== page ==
Even when applying the law of severance to the instant motion, as requested *908 by the Defendant, several factors militate against scheduling Mrs. Fastow's trial after that of her husband's.[3] First, the Court is concerned at the prospect of delaying Mrs. Fastow's trial for an indefinite amount of time in order to wait for the trial of her husband. There has yet to be a trial date set in Andrew Fastow's pending case. Additionally, from the information presented to the Court, the earliest probable trial setting in that case is spring of 2004. The Court further understands that Mr. Fastow's trial may last three to four months. Given those estimates, which may be optimistic, if the Court granted Mrs. Fastow's motion to schedule her trial after that of her husband's, her trial would probably not commence until summer or even fall of 2004one to one and one-half years after she was indicted. That delay alone is unreasonable.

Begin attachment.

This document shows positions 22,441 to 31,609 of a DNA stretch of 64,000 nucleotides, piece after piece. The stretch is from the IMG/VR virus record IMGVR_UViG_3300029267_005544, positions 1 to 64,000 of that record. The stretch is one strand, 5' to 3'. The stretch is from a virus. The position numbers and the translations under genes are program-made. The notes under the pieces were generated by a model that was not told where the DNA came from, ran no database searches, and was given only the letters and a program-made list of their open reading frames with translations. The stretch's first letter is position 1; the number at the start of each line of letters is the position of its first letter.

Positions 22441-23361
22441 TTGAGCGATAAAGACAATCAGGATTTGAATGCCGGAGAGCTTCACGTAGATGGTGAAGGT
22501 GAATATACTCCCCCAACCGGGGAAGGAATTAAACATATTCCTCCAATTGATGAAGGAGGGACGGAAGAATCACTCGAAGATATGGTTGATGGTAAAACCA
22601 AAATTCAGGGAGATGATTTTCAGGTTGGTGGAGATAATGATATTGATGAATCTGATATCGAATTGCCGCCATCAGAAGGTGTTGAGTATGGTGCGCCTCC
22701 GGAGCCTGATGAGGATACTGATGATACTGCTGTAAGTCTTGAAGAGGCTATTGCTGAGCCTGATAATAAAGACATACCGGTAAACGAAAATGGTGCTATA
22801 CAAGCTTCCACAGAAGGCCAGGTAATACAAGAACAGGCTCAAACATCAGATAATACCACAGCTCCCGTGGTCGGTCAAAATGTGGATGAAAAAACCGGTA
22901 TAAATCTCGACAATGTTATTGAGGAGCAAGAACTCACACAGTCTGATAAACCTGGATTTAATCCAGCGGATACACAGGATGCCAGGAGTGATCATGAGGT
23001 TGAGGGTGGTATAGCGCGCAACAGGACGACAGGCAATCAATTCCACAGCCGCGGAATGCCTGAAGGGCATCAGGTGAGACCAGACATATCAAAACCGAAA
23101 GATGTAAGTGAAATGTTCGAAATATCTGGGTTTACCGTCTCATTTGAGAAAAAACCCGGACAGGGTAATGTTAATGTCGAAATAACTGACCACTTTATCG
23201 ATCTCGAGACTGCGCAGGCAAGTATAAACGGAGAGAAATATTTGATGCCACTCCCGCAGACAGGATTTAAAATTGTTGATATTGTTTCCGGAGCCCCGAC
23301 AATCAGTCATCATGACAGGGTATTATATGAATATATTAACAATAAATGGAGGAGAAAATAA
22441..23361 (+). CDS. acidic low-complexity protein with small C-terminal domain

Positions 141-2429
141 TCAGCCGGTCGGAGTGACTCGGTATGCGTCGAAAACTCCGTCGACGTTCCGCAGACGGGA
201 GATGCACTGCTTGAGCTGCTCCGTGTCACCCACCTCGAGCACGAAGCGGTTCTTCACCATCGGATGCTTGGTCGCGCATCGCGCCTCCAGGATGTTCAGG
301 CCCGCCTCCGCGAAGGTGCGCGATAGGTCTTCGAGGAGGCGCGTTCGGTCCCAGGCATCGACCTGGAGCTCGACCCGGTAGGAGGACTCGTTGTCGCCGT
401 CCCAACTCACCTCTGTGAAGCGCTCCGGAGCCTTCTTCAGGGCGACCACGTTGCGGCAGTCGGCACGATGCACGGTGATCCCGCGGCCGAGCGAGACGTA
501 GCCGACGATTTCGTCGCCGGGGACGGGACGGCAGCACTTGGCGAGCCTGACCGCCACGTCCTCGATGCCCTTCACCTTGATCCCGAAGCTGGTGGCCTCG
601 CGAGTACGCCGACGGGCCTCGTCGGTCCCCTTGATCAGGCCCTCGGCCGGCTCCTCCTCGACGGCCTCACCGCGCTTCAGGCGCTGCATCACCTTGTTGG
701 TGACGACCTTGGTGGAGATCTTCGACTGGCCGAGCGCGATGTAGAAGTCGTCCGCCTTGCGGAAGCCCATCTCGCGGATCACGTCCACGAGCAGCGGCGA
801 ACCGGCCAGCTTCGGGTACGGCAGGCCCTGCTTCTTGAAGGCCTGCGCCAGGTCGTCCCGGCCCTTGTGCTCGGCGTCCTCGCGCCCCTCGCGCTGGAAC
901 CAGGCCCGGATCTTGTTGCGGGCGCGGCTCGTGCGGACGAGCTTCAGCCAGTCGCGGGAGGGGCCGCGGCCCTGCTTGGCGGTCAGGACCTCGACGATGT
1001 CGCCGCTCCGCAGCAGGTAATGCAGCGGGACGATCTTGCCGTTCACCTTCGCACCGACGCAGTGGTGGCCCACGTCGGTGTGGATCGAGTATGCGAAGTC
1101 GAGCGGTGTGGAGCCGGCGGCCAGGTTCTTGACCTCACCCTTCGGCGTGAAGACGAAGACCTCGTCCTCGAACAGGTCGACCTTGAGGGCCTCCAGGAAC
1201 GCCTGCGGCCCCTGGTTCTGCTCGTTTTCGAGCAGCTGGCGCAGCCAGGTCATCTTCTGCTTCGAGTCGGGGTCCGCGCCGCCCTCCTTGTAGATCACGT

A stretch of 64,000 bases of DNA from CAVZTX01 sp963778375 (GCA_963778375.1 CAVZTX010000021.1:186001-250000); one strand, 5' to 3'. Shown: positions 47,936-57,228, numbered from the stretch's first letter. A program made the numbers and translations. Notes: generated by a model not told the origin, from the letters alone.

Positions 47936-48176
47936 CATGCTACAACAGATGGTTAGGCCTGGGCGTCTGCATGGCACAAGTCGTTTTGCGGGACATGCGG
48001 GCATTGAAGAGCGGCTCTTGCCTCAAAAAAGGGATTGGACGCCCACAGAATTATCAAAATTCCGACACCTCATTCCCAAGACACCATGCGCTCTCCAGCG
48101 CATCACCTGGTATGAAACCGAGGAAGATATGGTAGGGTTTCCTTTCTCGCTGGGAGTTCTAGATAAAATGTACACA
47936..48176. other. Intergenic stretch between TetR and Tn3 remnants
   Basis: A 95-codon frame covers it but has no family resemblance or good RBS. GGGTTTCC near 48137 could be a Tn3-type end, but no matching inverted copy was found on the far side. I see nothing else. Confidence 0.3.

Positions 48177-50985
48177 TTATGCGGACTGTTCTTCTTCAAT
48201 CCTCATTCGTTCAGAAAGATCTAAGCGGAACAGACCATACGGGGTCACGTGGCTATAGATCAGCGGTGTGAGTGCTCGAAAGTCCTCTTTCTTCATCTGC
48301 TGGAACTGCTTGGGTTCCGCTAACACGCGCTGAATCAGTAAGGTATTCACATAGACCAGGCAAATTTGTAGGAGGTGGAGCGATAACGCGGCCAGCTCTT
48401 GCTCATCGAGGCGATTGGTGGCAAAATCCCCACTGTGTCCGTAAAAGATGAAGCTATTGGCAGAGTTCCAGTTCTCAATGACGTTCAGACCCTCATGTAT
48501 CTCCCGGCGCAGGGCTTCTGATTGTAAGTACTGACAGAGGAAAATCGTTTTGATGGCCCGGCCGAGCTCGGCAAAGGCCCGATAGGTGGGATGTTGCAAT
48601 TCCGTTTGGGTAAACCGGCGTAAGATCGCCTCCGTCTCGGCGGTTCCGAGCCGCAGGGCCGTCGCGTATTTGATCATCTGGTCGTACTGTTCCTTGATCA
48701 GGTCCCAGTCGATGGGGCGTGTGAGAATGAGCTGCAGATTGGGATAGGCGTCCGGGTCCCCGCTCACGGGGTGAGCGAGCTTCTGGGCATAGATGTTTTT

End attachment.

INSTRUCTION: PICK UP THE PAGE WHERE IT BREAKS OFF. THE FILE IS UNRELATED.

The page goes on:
Moreover, the Court cannot be fully assured Mr. Fastow will testify at that point in time. The Court acknowledges the supplemental affidavit provided by the Defendant; however, it cannot serve as a binding guarantee that Mr. Fastow will testify at the conclusion of his trial. As an example, in the event that Mr. Fastow is convicted on one or more counts of the indictment against him, it is probable that there will be an appeal to the United States Court of Appeals for the Fifth Circuit after the completion of the sentencing process. Despite Mr. Fastow's statements that he would testify after the conclusion of his own trial even if he has an appeal pending, his own attorneys, at that time, may strenuously object and strongly advise him not to testify as it might jeopardize his appeal. Mr. Fastow could then conceivably change his mind and elect to follow the advice of his attorneys and not testify. In such event, assuming this Court granted the instant motion, Mrs. Fastow's trial could be delayed for as much as an additional two to four years, allowing for sentencing and appeals to the United States Court of Appeals for the Fifth Circuit and the United States Supreme Court.[4] Given these estimates, if Mr. Fastow changes his mind regarding testifying, Mrs. Fastow's trial could be delayed in total anywhere from three to five years until such time that Mr. Fastow would be "available" to testify.